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Thousands of years ago, off the coast of Africa, glacial runoff from the mountain Kilimanjaro formed a deep lagoon. Now, this pool of chilled water acts as a sanctuary for marine life and corals. It is a safe zone, not affected by the rising sea temperatures.
The reef, found by scientists with the Wildlife Conservation Society, thrive with marine life. The coast has the highest density of dolphins in East Africa. Also, rare dugongs have been sighted in the area. Not only that, coelacanths, a prehistoric fish once thought to be extinct, have been found in the deeper reaches of the area according to Eco Watch.
Dr Tim McClanahan, study author and lead Wildlife Conservation Society coral scientist, did not at first understand why so much marine life chose this place. Then he figured it out - it was Kilimanjaro.
To see if his theory was accurate, McClanahan installed temperature gauges along the coast. He could monitor these via satellites, the Guardian writes. Since the seas have started to warm up, the oceans have been exposed to more frequent heatwaves. However, in this case, the colder water from Kenya and Tanzania could make for a more suitable habitat for marine animals and therefor drawing them to this spot. When the temperature gauges showed the water temperature to be rising, McClanahan entered the water to observe how the corals were impacted. He found that they were preserved.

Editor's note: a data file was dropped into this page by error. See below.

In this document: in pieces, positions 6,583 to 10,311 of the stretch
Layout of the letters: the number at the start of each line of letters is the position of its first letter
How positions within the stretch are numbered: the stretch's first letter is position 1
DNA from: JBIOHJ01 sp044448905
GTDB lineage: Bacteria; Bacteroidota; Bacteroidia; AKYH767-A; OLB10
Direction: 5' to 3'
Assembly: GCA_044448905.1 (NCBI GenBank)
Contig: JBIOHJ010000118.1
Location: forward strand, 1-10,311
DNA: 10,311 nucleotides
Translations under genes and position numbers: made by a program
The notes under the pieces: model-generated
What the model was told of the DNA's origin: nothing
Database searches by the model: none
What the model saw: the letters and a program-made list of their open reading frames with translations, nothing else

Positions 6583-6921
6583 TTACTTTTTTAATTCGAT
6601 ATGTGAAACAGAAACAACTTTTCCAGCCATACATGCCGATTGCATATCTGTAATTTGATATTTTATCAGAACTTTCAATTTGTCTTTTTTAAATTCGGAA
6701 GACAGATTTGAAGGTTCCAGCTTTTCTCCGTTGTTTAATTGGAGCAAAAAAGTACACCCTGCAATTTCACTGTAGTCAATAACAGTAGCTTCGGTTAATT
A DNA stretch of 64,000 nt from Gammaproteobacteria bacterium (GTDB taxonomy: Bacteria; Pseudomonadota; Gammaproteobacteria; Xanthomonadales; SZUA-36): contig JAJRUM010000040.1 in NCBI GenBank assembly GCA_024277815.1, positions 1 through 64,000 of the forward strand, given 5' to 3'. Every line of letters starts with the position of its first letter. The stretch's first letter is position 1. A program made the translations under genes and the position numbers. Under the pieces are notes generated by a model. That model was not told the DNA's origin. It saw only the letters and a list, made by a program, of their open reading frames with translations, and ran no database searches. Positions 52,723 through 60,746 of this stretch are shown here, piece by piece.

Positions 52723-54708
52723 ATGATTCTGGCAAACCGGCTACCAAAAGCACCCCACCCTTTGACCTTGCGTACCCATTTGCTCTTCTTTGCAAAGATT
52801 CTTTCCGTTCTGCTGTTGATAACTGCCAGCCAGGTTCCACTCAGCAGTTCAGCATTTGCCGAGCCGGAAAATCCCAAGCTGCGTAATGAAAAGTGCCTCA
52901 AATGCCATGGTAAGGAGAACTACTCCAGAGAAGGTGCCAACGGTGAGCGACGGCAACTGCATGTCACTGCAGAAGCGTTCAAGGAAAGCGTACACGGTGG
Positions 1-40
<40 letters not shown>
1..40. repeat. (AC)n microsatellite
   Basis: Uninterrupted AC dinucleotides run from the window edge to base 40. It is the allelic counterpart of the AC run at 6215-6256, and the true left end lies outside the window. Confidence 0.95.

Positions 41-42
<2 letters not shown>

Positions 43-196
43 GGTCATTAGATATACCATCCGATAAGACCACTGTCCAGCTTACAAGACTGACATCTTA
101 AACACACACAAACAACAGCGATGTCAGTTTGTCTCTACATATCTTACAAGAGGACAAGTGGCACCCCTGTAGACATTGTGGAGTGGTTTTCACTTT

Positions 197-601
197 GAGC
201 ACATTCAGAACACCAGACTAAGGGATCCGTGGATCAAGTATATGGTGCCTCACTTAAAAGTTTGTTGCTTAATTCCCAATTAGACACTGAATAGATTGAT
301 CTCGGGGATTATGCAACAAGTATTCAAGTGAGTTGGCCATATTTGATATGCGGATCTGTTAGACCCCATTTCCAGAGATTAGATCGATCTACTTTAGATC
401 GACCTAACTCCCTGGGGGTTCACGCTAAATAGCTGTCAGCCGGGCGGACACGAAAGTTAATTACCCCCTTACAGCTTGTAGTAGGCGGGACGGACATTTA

In an interview with InsideClimate News, he explained how this works.
"It would be like running hot water into a cold bathtub; if the bath is cold, it would take a long time to warm up. By the time these hot water events pass, they haven't really raised the temperature of the water all that much. So you maintain these coral sanctuaries where the water is cool."
Hopefully, this amazing area will be preserved and protected so the reef can keep being a sanctuary to all sorts of marine life in the future as well.